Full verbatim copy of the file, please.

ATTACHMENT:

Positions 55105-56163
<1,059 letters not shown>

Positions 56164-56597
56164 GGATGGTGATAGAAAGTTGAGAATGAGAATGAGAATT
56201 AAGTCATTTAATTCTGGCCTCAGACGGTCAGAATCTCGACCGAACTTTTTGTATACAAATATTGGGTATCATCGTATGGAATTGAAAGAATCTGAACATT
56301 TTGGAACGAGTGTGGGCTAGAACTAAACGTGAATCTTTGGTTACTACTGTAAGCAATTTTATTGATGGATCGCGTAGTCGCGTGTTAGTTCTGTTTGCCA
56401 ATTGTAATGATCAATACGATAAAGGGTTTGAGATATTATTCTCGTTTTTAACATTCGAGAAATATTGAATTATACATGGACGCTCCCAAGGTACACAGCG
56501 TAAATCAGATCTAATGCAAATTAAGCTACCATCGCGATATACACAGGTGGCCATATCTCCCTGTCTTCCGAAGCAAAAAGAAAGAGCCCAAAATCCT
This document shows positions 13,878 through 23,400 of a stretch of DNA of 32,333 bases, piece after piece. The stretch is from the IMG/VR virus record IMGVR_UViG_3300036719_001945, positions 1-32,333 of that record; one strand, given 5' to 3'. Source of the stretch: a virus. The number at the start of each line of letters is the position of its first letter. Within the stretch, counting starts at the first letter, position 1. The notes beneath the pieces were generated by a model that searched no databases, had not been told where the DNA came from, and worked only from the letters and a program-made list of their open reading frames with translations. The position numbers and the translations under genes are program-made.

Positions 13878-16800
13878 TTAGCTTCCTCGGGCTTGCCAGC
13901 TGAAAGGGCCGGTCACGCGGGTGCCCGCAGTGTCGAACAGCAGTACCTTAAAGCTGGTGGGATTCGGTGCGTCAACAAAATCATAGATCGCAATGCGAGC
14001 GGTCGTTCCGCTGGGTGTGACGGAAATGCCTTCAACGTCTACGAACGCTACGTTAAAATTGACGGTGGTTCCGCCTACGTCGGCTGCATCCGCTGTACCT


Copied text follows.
Positions 55105-56163
<1,059 letters not shown>

Positions 56164-56597
56164 GGATGGTGATAGAAAGTTGAGAATGAGAATGAGAATT
56201 AAGTCATTTAATTCTGGCCTCAGACGGTCAGAATCTCGACCGAACTTTTTGTATACAAATATTGGGTATCATCGTATGGAATTGAAAGAATCTGAACATT
56301 TTGGAACGAGTGTGGGCTAGAACTAAACGTGAATCTTTGGTTACTACTGTAAGCAATTTTATTGATGGATCGCGTAGTCGCGTGTTAGTTCTGTTTGCCA
56401 ATTGTAATGATCAATACGATAAAGGGTTTGAGATATTATTCTCGTTTTTAACATTCGAGAAATATTGAATTATACATGGACGCTCCCAAGGTACACAGCG
56501 TAAATCAGATCTAATGCAAATTAAGCTACCATCGCGATATACACAGGTGGCCATATCTCCCTGTCTTCCGAAGCAAAAAGAAAGAGCCCAAAATCCT
This document shows positions 13,878 through 23,400 of a stretch of DNA of 32,333 bases, piece after piece. The stretch is from the IMG/VR virus record IMGVR_UViG_3300036719_001945, positions 1-32,333 of that record; one strand, given 5' to 3'. Source of the stretch: a virus. The number at the start of each line of letters is the position of its first letter. Within the stretch, counting starts at the first letter, position 1. The notes beneath the pieces were generated by a model that searched no databases, had not been told where the DNA came from, and worked only from the letters and a program-made list of their open reading frames with translations. The position numbers and the translations under genes are program-made.

Positions 13878-16800
13878 TTAGCTTCCTCGGGCTTGCCAGC
13901 TGAAAGGGCCGGTCACGCGGGTGCCCGCAGTGTCGAACAGCAGTACCTTAAAGCTGGTGGGATTCGGTGCGTCAACAAAATCATAGATCGCAATGCGAGC
14001 GGTCGTTCCGCTGGGTGTGACGGAAATGCCTTCAACGTCTACGAACGCTACGTTAAAATTGACGGTGGTTCCGCCTACGTCGGCTGCATCCGCTGTACCT